It can be an uncomfortable experience sitting with the opposition fans when you are supporting your team but this was my lot when Wigan visited the Stadium of Light on Saturday.
A Sunderland supporting friend had offered me a free ticket and given that the tickets for away supporters were £30, it was an offer I couldn’t really refuse.
My seat was on the half way line fairly high up but still a good viewing position, unlike the 400 or so travelling band who had been placed high up in the gods behind the goal.
At least they weren’t to be subjected to the very large and loud Sunderland fan who sat to my left who ranted and raved for most of the game.
Wigan started the better of the two teams and would have taken the lead except for two excellent saves by Sunderland keeper Simon Mignolet.
In the first serious attack Jack Colback gave the ball away in midfield and James McCarthy burst into the Sunderland box but his left footed effort was turned away by the outstretched boot of Mignolet.
Later Maynor Figueroa played a pinpoint pass to Jean Beausejour whose first time cross evaded the Sunderland defenders and with Arouna Kone racing in at the far post he looked odds on to score but the Belgium keeper flung himself to his left and somehow managed to keep the ball out.
Sunderland were struggling to come to terms with Wigan’s fluid football and James McCarthy had a twenty-five yard effort that fizzed by Mignolet’s right hand post.
In between these chances Sunderland did have had a rare opportunity when Seb Larsson’s curling free kick looked to have evaded the Wigan defence but Ivan Ramis cleared off the line.
Alex Ferguson’s favourite referee Howard Webb was having an erratic game and as the game progressed it seemed to me that the Black Cats were getting the majority of decisions in their favour. This was contrary to the loud red fan to my left who vociferously held the opposite view.
Early in the second half the game turned in Sunderland’s favour when Jordi Gomez was sent off for a foul on Danny Rose, from where I was sitting it looked as though Gomez had tried to get the ball but Rose came into the challenge from the side and was caught hard by the Spaniard. It was certainly deserving of a booking but referee Howard Webb issued a straight red card much to the delight of the now boomingly loud red gentleman to my left.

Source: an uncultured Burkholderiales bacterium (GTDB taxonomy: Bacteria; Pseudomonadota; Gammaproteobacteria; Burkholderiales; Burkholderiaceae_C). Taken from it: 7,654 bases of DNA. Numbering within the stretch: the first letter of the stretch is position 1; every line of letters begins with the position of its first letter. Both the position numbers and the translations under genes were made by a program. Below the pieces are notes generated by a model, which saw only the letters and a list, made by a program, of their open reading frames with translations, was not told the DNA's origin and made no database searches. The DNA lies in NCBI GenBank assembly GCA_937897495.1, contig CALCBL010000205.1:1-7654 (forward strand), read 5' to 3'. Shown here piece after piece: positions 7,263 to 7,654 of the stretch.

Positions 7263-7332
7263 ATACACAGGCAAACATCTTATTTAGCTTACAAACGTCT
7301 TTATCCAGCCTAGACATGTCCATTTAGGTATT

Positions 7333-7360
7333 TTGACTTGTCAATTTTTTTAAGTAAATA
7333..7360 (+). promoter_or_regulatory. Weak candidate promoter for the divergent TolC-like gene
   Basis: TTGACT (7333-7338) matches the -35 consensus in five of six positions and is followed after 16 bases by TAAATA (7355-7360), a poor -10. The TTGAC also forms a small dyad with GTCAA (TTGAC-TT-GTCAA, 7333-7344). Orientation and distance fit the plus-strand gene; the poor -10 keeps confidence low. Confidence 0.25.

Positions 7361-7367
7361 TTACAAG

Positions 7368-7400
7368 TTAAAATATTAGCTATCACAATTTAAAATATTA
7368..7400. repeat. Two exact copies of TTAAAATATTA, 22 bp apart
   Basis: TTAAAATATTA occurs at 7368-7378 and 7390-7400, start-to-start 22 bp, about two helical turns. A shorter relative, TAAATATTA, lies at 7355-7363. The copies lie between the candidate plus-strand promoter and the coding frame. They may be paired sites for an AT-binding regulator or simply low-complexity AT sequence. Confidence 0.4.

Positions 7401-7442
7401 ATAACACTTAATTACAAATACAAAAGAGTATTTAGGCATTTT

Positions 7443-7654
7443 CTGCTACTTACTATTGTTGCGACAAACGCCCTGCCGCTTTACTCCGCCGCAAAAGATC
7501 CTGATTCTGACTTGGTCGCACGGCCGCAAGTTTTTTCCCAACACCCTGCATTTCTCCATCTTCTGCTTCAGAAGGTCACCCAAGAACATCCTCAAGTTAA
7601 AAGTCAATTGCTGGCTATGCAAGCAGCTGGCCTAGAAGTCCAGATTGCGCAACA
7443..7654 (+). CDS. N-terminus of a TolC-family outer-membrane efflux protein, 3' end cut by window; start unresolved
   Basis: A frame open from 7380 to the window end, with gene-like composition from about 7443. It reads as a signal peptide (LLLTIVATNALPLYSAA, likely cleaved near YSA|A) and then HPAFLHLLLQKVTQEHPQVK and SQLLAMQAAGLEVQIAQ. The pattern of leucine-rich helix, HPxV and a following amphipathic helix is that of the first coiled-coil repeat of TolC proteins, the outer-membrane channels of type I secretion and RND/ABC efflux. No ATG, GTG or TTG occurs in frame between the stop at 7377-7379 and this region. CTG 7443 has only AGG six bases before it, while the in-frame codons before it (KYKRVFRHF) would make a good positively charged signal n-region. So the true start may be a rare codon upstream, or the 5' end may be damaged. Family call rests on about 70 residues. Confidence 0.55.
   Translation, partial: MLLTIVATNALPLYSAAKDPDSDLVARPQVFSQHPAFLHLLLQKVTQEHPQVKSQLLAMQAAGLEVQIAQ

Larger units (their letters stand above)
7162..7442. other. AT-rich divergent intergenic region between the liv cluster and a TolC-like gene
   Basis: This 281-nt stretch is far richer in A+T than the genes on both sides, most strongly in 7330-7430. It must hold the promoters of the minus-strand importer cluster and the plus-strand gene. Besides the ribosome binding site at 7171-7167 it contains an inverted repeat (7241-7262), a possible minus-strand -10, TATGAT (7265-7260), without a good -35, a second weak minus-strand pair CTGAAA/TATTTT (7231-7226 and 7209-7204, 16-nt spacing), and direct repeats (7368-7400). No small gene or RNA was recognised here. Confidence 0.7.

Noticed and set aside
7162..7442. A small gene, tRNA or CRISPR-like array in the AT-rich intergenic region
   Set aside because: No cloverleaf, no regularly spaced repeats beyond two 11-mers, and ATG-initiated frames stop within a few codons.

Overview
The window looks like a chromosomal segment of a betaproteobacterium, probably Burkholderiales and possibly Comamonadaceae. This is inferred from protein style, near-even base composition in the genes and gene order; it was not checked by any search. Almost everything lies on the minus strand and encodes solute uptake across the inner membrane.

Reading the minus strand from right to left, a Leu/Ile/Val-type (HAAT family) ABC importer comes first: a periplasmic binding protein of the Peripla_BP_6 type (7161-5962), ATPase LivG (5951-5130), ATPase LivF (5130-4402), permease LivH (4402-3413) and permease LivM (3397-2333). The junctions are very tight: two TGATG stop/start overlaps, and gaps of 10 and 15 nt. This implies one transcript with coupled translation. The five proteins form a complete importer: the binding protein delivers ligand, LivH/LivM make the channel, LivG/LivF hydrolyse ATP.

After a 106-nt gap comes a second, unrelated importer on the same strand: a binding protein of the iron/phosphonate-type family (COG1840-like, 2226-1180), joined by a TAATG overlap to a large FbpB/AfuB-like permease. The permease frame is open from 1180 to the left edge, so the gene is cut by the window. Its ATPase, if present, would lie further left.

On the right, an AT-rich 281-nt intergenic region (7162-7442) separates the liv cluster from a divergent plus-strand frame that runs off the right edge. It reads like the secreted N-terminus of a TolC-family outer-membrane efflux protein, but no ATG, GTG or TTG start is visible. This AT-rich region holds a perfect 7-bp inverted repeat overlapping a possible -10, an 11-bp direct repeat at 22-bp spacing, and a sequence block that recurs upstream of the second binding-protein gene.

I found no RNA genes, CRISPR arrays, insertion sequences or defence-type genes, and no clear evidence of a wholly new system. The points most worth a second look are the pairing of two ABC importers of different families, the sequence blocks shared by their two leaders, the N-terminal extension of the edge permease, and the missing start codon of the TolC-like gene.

On such decisions games are changed. Roberto Martinez said afterwards that if it was a sending off, then Larsson should have been sent off for a similar challenge later in the game.
The sending off certainly damaged Wigan’s belief that they could win the game. They were clearly unsettled and while trying re-organise Sunderland gained the ascendancy.
Two minutes after the sending off James McClean’s mis-hit shot became a perfect cross for Steven Fletcher who produced a clinical finish for his fifth goal of the season.
It was clear that it was not going to be Wigan’s day when referee Webb failed to see Larsson’s too footed challenge on Kone. Unsurprisingly the red gentleman to my left didn’t think it was even a foul.
Roberto Martinez introduced forwards Ryo Miyachi and Callum McManaman for Emmerson Boyce and James McArthur in a last-ditch effort to grab an equaliser for the ten men but both players struggled to make an impact.
In the final analysis it had been a frustrating afternoon for all Wiganers, the team had created the better chances but had been thwarted by some great goalkeeping and inconsistent refereeing, I only had to contend with 95 minutes from the loud red man mountain.